We met the height of hypocrisy on Friday when Bush gave Rumsfeld a “Going Away Parade” while Dick Cheney danced in the grass with admiration — not for the dead — but for the deadly, in the guise of his old-school pal, Rummy.
The parade was also a smiling burial ceremony for the Iraq Study Group’s recommendations.
There’s nothing quite as atrocious as throwing a parade to celebrate all your failures that are measured in pints of blood and countless coffins and not ribbons and flags.
Rumsfeld was given a color guard, marching musicians with piccolo players, a 19-gun salute — Cheney’s shotgun was reportedly not part of the festivities — and the undying applause of his best neocon buddies who all helped him perpetuate the Iraq war in America when we only wanted to pay back Afghanistan.
All that seems predictably crass enough, but the pinnacle of the “Incredible Inappropriate Comment” happened earlier in the week when Bush told People Magazine, “I must tell you, I’m sleeping a lot better than people would assume,” and if that wasn’t insult enough to the families of the dead soldiers who bled their hearts out in Iraq, he also told Fox news his presidency has been “joyful.”
I can’t think of a single parent that would ever be “joyful” standing over the coffin of their buried child, who served a sleeping and joyous president, while finding death in duty from the dirt of Iraq. Why let death and mayhem ruin a parade?
Joyce Rumsfeld, Rummy’s wife, even received a “Distinguished Public Service Award” ribbon for placing around her neck.
“Today, it should be clear that not only is weakness provocative,” Mr. Rumsfeld said, standing at a lectern with President Bush and Vice President Dick Cheney at his side, “but the perception of weakness on our part can be provocative as well.”It was a clear parting shot at those considering a withdrawal from war that would define his legacy and perhaps that of the president. “A conclusion by our enemies that the United States lacks the will or the resolve to carry out missions that demand sacrifice and demand patience is every bit as dangerous as an imbalance of conventional military power,” Mr. Rumsfeld said in a buoyant but sometimes emotional speech.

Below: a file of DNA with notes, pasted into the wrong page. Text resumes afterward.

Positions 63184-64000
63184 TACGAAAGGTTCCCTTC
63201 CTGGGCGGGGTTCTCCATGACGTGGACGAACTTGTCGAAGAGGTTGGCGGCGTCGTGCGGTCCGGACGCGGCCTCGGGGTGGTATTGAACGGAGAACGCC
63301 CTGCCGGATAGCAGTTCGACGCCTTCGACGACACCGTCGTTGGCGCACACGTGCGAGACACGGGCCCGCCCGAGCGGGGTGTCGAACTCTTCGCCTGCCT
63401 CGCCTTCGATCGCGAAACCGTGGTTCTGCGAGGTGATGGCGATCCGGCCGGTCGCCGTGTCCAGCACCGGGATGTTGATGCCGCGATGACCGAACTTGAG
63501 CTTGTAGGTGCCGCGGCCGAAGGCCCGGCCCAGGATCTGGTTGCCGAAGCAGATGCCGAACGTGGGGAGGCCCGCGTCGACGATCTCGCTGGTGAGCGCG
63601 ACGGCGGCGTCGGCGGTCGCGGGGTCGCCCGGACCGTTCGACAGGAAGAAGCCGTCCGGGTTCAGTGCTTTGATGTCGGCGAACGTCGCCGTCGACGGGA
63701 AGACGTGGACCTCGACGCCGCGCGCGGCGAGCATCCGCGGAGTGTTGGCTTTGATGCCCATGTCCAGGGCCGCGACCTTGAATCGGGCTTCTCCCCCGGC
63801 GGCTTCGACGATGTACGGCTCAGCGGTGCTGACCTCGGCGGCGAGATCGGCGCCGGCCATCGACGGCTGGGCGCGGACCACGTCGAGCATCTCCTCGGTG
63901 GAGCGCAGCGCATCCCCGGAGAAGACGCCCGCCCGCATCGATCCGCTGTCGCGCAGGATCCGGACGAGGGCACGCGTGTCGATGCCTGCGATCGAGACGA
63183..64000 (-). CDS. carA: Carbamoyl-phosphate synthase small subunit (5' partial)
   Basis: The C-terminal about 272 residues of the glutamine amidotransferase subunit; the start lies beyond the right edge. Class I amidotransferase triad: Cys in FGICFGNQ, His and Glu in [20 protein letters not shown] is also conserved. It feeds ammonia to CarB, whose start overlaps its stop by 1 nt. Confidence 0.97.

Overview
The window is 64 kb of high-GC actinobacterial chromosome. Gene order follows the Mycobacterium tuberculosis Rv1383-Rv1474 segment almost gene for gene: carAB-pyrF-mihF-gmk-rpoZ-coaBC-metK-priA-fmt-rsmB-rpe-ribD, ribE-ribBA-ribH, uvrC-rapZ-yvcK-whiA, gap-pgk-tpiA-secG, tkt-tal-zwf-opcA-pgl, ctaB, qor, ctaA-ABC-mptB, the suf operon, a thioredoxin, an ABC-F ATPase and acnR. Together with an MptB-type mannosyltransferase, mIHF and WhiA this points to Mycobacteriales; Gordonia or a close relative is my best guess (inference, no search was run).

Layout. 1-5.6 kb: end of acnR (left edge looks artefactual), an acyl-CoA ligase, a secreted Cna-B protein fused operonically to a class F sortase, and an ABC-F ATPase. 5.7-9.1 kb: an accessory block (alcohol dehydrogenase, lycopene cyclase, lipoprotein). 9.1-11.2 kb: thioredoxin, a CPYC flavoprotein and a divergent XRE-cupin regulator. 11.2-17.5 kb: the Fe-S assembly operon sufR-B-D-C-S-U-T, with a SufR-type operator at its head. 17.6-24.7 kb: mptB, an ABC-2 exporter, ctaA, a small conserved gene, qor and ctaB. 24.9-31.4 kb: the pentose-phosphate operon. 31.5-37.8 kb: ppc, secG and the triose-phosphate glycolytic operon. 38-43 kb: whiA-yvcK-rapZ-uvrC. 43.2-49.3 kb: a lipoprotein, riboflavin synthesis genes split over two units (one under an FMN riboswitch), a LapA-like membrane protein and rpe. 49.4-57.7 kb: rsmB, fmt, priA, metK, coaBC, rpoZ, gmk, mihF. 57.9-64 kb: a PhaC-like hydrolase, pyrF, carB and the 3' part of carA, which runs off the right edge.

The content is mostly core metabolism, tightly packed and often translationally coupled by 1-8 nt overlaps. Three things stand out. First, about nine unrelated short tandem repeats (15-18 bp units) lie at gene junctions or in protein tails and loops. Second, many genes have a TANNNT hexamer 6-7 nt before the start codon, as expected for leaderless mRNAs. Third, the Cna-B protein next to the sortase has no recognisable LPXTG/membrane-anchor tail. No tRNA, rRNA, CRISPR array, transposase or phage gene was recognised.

The real parade sunders below them all in their infinite indecision.
In opening remarks, Gen. Peter Pace, the chairman of the Joint Chiefs of Staff, did refer indirectly to the Abu Ghraib torture scandal, which Mr. Rumsfeld has called the low mark of his tenure. But General Pace did so in complimenting Mr. Rumsfeld for ultimately taking the blame for prisoner abuses for which the general placed blame on others down the chain of command.Mr. Cheney’s declaration that “Don Rumsfeld is the finest secretary of defense the nation has ever had,” was more in keeping with the tone of the event. With Mr. Rumsfeld’s resignation — forced by Mr. Bush as he seeks a new approach in Iraq — Mr. Cheney is losing one of his closest allies in the administration. Mr. Rumsfeld hired Mr. Cheney to work in the Ford administration.
Both men served as White House chief of staff, in the House of Representatives and as secretary of defense. (Mr. Rumsfeld has been secretary of defense twice, the first time for President Ford.)
It must be time for the rest of us to take a nap and try to dream up the joy that comes so easily to minds that only worry about their place in history and never the deaths at the hands of the infinite now.